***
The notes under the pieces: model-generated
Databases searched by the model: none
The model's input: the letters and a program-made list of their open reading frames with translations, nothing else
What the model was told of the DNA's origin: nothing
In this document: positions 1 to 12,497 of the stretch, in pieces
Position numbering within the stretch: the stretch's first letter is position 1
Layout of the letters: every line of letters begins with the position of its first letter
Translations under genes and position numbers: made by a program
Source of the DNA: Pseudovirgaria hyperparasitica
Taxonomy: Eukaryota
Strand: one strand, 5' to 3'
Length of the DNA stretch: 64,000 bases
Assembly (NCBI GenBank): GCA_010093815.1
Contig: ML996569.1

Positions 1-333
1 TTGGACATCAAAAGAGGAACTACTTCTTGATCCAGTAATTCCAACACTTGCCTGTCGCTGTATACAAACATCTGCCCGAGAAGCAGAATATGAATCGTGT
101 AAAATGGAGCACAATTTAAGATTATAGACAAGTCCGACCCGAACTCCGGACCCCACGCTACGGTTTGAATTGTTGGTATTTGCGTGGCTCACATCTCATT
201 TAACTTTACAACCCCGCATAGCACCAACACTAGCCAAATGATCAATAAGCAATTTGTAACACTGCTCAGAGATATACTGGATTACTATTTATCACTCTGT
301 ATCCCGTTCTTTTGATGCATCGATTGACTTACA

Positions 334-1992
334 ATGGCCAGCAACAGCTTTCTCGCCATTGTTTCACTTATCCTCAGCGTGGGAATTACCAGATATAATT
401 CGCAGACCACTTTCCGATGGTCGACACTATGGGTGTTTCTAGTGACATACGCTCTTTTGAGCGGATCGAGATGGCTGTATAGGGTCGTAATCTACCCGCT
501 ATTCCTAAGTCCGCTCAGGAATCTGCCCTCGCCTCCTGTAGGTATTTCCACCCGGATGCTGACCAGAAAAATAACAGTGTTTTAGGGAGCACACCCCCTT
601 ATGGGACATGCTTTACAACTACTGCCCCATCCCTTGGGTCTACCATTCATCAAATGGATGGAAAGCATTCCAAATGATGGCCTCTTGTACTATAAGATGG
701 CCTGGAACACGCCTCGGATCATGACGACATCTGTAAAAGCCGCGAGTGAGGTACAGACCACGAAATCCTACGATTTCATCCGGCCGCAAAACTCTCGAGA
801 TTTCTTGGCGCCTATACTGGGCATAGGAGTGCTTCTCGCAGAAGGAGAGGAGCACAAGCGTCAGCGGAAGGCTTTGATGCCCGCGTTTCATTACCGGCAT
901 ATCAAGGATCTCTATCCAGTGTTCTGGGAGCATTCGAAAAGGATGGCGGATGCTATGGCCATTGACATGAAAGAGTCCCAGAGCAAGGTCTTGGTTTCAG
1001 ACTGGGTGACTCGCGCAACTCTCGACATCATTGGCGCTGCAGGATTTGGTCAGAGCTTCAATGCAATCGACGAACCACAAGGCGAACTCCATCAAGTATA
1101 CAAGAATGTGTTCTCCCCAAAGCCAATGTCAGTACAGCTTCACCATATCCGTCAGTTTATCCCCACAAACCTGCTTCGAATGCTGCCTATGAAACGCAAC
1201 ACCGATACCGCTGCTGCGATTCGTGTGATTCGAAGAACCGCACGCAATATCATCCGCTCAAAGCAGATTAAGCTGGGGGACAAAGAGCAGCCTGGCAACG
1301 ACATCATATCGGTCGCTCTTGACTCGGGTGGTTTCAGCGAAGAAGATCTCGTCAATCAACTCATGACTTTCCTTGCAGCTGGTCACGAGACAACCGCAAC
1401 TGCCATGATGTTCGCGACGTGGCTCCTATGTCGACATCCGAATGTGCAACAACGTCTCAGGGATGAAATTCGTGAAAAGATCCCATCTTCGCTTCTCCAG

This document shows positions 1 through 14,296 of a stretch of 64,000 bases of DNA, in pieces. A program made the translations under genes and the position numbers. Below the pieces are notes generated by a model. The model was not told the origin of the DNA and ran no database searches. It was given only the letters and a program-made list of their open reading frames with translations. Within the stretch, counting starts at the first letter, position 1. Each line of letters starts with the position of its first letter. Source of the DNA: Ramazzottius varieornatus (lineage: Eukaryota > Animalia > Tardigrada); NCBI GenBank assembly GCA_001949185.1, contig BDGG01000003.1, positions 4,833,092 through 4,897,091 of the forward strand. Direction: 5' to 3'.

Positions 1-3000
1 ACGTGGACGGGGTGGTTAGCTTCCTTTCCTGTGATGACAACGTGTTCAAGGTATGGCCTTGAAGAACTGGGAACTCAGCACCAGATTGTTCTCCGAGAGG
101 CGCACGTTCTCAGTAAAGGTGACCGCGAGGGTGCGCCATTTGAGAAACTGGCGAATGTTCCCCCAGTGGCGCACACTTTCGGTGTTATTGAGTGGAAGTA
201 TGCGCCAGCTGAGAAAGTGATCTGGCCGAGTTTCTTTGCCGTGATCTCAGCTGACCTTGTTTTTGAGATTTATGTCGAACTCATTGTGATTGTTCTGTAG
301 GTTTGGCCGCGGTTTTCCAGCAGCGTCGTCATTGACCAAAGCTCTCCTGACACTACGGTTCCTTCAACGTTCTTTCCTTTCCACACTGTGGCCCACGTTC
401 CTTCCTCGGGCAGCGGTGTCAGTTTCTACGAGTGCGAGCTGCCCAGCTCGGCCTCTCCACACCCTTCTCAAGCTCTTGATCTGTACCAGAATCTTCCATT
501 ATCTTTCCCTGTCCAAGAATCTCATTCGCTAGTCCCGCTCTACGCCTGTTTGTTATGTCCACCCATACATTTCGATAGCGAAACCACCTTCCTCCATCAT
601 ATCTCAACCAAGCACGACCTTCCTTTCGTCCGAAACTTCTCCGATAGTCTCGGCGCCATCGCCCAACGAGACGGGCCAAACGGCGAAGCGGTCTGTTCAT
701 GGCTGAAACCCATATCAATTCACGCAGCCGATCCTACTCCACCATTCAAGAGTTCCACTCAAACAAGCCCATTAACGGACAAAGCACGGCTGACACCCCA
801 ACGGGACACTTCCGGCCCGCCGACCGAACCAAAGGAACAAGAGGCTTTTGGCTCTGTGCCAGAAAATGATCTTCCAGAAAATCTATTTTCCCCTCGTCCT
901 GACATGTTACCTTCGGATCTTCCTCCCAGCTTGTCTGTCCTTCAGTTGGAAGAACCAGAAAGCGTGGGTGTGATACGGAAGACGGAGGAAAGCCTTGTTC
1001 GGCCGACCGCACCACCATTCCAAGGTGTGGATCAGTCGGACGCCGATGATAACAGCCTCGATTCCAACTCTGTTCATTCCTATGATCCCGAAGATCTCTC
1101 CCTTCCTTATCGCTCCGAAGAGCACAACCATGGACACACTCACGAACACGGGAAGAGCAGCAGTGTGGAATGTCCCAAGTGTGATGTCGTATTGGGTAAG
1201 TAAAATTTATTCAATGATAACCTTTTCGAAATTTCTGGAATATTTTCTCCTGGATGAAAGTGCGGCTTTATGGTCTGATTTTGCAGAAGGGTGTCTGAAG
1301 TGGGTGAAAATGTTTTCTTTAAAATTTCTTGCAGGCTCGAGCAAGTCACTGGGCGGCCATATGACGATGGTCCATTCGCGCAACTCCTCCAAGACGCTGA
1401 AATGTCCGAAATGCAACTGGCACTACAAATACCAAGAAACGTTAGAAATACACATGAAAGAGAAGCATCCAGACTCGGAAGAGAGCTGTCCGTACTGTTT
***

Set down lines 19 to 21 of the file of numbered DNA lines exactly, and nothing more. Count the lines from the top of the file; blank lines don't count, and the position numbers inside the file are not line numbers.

301 ATCCCGTTCTTTTGATGCATCGATTGACTTACA

Positions 334-1992
334 ATGGCCAGCAACAGCTTTCTCGCCATTGTTTCACTTATCCTCAGCGTGGGAATTACCAGATATAATT